Last week, at a briefing for analysts held at the Pierre Hotel in Manhattan, Celera officials offered a more detailed description of how this would occur.
Specifically, Patterson and other Celera executives, including Craig Venter, Celera’s president and chief scientific officer, laid out how newly-acquired Axys Pharmaceuticals would contribute its capabilities in structural biology and chemistry to Patterson’s proteomics platform. Axys, now known as Celera South San Francisco, disclosed last week that it has arranged pilot study projects with Graffinity, a Heidelberg, Germany-based developer of protein arrays, and Syrrx, the San Diego-based drug discovery company specializing in high-throughput x-ray crystallography of proteins.
In addition to the potential partnerships with Graffinity and Syrrx, Celera has also established a chemical proteomics group at its new South San Francisco facility. To lead the group, Celera last month hired Matthew Bogyo, a biochemist at the University of California, San Francisco, said Mike Venuti, a former Axys executive now serving as the general manager of Celera South San Francisco. Bogyo’s lab resides in a new building completed last month that currently provides space for 60 medicinal chemists.
Proteins with potential
Bogyo’s academic research group has specialized in designing small peptides that interact with cysteine proteases and other proteins. Cysteine proteases have also been the subject of Axys’ attention; last week Celera South San Francisco extended a collaboration with Merck to develop small molecule inhibitors to Cathepsin K, a cysteine protease associated with osteoporosis-related bone resorption.
To assist Patterson’s efforts to analyze and identify only those proteins with potential as druggable targets, Bogyo will attempt to design chemical affinity agents that only screen for similar proteases and kinases, Venuti said. Once these protein targets are identified via Celera’s proteomics platform, Bogyo and other Celera scientists can refine the affinity agents for use as potential small molecule therapeutics, Patterson added.
Celera’s pilot project with Graffinity will also investigate ways to “distinguish proteins amenable to small molecule intervention,” said Venuti. The collaboration is aimed at using surface plasmon resonance to study how proteins bound to a chip interact with a library of small molecules, he said.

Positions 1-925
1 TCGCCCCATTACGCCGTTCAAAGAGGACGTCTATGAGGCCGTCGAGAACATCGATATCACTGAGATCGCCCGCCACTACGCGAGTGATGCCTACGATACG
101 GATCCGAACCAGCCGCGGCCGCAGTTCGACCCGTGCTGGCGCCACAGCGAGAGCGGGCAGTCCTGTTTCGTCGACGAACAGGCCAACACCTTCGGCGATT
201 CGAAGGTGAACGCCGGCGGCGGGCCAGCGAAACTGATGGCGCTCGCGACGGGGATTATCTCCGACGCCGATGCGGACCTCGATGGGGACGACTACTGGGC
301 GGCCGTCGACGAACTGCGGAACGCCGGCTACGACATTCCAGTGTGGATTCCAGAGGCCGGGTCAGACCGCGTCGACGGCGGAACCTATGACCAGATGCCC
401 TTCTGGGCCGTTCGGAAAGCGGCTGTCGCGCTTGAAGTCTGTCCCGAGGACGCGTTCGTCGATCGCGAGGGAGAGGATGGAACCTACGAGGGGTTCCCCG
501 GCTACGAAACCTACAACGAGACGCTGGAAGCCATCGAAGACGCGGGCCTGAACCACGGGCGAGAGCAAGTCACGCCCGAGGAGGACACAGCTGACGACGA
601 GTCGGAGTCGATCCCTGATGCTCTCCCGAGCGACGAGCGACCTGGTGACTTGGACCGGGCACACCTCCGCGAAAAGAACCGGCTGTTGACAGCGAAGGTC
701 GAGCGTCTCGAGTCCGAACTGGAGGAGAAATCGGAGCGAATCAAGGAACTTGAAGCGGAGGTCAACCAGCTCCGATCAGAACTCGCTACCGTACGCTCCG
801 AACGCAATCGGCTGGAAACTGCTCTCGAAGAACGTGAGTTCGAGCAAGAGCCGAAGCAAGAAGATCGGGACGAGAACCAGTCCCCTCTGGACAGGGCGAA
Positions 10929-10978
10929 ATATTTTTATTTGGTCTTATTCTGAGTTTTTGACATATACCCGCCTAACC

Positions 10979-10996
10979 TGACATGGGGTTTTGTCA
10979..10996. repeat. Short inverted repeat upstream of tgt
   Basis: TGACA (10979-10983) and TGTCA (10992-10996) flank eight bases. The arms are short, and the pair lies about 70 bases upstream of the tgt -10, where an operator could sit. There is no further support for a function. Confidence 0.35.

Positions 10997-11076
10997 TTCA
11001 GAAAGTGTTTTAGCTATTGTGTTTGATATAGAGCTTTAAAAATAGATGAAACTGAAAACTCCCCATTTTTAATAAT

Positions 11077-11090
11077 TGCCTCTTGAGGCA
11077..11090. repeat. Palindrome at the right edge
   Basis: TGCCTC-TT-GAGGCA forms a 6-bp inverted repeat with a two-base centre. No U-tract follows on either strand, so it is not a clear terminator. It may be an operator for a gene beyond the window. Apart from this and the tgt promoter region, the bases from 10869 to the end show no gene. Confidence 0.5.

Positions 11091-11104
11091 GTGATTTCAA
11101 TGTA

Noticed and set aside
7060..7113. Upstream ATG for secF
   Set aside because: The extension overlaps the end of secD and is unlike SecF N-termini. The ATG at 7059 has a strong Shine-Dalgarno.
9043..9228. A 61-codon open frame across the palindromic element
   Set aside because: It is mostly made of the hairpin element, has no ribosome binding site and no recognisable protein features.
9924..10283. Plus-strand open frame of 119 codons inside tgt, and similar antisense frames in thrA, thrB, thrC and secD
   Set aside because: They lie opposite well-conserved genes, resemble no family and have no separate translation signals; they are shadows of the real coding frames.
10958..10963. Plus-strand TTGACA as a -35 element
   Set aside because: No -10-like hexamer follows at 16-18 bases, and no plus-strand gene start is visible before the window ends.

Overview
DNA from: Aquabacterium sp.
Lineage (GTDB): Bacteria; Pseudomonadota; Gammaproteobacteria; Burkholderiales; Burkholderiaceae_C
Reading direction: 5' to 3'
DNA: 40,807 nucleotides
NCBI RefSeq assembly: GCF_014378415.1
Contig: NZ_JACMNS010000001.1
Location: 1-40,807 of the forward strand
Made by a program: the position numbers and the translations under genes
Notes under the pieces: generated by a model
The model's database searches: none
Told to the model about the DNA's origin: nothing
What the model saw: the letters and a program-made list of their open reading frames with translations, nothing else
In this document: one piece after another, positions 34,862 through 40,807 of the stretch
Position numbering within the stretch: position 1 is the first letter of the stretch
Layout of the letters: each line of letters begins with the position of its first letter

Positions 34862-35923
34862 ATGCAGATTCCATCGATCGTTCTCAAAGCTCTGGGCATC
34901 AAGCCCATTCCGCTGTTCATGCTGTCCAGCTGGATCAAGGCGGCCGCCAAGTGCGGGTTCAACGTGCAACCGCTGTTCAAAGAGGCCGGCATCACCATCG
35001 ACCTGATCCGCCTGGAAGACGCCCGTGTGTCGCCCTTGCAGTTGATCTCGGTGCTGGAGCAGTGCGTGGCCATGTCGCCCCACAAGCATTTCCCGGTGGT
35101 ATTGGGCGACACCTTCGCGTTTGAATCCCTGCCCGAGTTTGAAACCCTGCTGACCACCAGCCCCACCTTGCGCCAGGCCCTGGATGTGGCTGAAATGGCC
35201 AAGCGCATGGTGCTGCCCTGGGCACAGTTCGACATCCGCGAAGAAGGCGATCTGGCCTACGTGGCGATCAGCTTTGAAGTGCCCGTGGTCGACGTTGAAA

With Syrrx, Celera plans to determine how useful the structural biology company’s platform for high-throughput x-ray crystallography helps identify protein targets useful for structure-based drug design. Celera chose to work with Syrrx, rather than some other structural biology company, because Syrrx has technology for studying a broader range of proteins and protein complexes, Venuti said. “The way they’ve developed their technology leaves them relatively unbiased in their approach to protein families,” he said, “but we’re doing a pilot study to see if it’s as fair as it sounds.” Exact financial terms of the deal were not disclosed, but Celera said it would make research and development payments to Syrrx.
Picking up the pace
Applera, Celera’s parent company, held the meeting with analysts to discuss plans for Celera Diagnostics, a joint venture between Applied Biosystems and Celera Genomics. The Alameda, Calif.-based diagnostics venture will attempt to commercialize biomarkers that Celera discovers using proteomics and genome sequencing. Currently all of Celera’s proteins with potential as markers, targets, or therapeutics are at the preclinical stage, said Venter.
Venter added that Celera is not focusing on identifying secreted proteins, because other pharmaceutical companies “have mined [secreted proteins] for the last decade without finding anything.” Instead, the company’s proteomics effort is targeted toward membrane proteins that are differentially expressed in certain disease cells, such as cancer cells, as well as other proteins differentially expressed in cellular compartments, according to Stephen Hoffman, Celera’s senior vice president for biologics. Hoffman recently joined Celera from the US Navy, where he directed research on malaria.
Celera is not looking to acquire new technical capabilities, Venter said, because the company’s focus will now be on extracting pharmaceutical products from its existing platform. “Now that we’ve built the technology, we need to increase the pace of discovery,” he said.
The company has not ruled out acquiring additional expertise in downstream drug development, said Applera CEO Tony White, who also spoke with analysts at the meeting.